At Cruft's in 1913 an especially nice tricolour puppy named Jason was placed high above Lerwick Jarl; but by far the sweetest Sheltie on that occasion was a sable and white bitch named Zesta, who was unquestionably the finest specimen and the nearest approach to the ideal standard. A later dog, Woodvold, was a remarkable good tricolour, and Wallace was a beautiful sable. These have been followed, but not necessarily excelled, by Chrichton Olaf and Clifford Sharper, Miss M. Grey's Wishaw Myrtle, and her home-bred Pat, Peat, and Hurly Burly, Miss B. Thynne's Walesby Select, and others which have added distinction to an innately charming breed.
The Shetland Sheepdog is a sturdy, altogether admirable little dog, most attractive in appearance, and possessing all the wisdom and sagacity of his larger relative. He is in no sense a toy dog, but in all essentials a reduced replica of the big working Collie, even as the Shetland pony is a small copy of the shire horse, differing only in bulk and weight. In the south he is kept as a very engaging companion and is not expected to do the work of a shepherd's dog; but he ought to be judged with an eye on his fitness for working among flocks and herds.
The usual weight of a Shetland Sheepdog is from 12 lb. to 14 lb., the dog being of smaller size than the bitch and the height is about 12 inches at the shoulder. The body is long and set low on rather short legs which end in long-shaped, feathered feet. The tail is a substantial brush, beautifully carried, and the coat is long, flat, and inclined to silkiness, with considerable neck frill. The grooming should be in all details similar to that applied to the larger show Collie. There should, of course, be dense undercoat.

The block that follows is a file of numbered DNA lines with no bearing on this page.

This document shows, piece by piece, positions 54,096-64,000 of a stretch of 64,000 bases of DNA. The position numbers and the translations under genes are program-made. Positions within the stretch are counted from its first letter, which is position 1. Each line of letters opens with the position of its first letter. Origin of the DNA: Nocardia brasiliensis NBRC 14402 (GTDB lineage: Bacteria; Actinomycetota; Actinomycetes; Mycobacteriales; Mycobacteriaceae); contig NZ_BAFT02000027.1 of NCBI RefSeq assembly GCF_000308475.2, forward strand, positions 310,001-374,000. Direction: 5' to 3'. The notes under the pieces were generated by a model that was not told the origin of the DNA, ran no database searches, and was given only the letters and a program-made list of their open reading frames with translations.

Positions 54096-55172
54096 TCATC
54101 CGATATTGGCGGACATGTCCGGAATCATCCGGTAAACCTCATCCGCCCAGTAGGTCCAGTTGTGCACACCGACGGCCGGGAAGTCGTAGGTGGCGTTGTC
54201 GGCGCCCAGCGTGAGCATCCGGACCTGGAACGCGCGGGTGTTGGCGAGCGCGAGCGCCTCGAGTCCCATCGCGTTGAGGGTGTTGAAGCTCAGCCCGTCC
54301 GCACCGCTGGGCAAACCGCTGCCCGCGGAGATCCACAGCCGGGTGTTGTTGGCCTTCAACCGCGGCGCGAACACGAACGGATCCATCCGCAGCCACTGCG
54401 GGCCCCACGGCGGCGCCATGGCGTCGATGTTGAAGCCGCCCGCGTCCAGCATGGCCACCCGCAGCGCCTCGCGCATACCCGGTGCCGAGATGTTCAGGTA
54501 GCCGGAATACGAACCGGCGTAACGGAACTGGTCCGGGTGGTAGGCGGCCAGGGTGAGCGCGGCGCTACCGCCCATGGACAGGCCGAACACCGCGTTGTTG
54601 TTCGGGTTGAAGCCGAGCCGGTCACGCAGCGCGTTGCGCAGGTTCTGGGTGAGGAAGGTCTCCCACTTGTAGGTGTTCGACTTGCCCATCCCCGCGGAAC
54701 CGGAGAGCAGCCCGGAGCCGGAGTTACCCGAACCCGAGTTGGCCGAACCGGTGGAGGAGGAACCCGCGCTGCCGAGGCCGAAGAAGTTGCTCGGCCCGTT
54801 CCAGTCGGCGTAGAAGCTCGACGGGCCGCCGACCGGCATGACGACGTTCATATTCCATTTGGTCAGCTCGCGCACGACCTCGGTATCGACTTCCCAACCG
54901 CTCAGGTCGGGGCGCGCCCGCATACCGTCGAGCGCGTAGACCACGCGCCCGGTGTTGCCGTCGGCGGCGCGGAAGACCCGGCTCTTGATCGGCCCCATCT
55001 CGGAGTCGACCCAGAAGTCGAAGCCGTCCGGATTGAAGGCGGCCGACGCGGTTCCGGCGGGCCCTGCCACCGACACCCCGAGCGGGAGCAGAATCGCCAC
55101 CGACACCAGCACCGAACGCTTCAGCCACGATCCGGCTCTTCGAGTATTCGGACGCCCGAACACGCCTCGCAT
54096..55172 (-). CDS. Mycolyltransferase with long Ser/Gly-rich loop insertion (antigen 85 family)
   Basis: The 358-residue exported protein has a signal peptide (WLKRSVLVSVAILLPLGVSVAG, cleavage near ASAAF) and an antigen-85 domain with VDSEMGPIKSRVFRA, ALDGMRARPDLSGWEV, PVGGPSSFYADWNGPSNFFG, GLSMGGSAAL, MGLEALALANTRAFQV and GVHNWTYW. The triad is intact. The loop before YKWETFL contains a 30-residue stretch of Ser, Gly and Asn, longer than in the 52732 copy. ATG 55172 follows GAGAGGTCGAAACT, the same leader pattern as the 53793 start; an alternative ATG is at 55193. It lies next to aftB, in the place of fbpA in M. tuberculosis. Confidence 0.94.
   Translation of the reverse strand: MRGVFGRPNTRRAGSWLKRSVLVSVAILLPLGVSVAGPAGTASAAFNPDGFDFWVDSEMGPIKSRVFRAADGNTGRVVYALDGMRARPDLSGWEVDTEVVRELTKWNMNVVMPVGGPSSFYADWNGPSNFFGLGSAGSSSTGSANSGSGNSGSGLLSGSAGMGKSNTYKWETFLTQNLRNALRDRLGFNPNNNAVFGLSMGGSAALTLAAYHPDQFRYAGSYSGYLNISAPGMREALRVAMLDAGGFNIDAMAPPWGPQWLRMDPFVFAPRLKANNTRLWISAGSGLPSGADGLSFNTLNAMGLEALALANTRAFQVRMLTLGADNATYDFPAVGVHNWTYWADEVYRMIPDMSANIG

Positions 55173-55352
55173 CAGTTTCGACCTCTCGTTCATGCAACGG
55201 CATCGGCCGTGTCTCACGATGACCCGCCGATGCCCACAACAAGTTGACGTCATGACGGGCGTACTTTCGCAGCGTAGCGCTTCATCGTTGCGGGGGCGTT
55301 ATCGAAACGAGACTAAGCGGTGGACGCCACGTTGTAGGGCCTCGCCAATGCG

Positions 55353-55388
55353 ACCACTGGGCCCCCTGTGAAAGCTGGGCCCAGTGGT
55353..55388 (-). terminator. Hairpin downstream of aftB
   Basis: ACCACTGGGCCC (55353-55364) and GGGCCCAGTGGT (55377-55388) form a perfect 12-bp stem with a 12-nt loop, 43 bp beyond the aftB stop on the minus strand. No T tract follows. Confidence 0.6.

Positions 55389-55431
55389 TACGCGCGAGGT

Perhaps the prettiest of the breed are the black and white with tan markings; but the sable and white are equally tycipal, as also are the simple black and white and the blue-grey. The markings are distributed as in the relative breed, generally with a white collar and frill, white legs and feet, and a white tip to the brush. The white muzzle and blaze up the foreface add distinction. The head should not be so long or the face so aquiline as that of the large Collie. The eyes are well proportioned to the size of the head, inclined a little to the almond shape, and they have a singularly soft round brightness, reminding one of the eye of a woodcock. The ears are by preference half-pricked, somewhat large, but not floppy, and they have a good amount of feather about them. I some specimens the ears resemble those of the Belgian Papillon dog, and are spread out like butterfly wings; but this is not a Collie ear, and all points which depart from the true Collie appearance and character should be regarded as incorrect."